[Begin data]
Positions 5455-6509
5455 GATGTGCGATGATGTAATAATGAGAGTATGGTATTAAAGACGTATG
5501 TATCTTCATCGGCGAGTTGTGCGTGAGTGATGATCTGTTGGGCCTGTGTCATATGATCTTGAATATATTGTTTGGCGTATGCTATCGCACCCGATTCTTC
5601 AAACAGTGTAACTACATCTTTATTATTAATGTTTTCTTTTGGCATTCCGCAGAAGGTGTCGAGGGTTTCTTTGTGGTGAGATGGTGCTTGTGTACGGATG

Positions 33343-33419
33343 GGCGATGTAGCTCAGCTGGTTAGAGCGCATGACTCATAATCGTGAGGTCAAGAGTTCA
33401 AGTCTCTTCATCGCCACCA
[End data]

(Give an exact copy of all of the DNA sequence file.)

Positions 5455-6509
5455 GATGTGCGATGATGTAATAATGAGAGTATGGTATTAAAGACGTATG
5501 TATCTTCATCGGCGAGTTGTGCGTGAGTGATGATCTGTTGGGCCTGTGTCATATGATCTTGAATATATTGTTTGGCGTATGCTATCGCACCCGATTCTTC
5601 AAACAGTGTAACTACATCTTTATTATTAATGTTTTCTTTTGGCATTCCGCAGAAGGTGTCGAGGGTTTCTTTGTGGTGAGATGGTGCTTGTGTACGGATG

Positions 33343-33419
33343 GGCGATGTAGCTCAGCTGGTTAGAGCGCATGACTCATAATCGTGAGGTCAAGAGTTCA
33401 AGTCTCTTCATCGCCACCA